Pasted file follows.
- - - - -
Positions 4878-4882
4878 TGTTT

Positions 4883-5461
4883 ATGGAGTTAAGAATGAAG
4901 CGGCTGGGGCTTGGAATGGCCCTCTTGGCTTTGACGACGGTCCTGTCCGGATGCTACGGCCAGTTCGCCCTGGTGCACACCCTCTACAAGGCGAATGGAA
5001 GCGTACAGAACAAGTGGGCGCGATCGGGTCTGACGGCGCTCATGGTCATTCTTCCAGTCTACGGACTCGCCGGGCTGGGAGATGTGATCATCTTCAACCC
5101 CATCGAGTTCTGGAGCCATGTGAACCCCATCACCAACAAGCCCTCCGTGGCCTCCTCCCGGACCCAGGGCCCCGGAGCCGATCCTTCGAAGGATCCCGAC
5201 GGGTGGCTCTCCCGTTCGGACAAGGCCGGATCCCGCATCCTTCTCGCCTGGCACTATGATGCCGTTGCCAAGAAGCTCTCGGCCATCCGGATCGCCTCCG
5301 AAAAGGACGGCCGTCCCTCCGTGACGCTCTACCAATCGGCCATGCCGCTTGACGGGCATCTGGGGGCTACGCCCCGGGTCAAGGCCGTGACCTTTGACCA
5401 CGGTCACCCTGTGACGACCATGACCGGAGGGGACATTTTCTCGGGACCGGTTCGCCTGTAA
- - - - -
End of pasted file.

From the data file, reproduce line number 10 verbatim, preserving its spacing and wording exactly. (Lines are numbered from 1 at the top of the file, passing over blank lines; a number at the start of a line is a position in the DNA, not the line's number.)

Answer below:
5401 CGGTCACCCTGTGACGACCATGACCGGAGGGGACATTTTCTCGGGACCGGTTCGCCTGTAA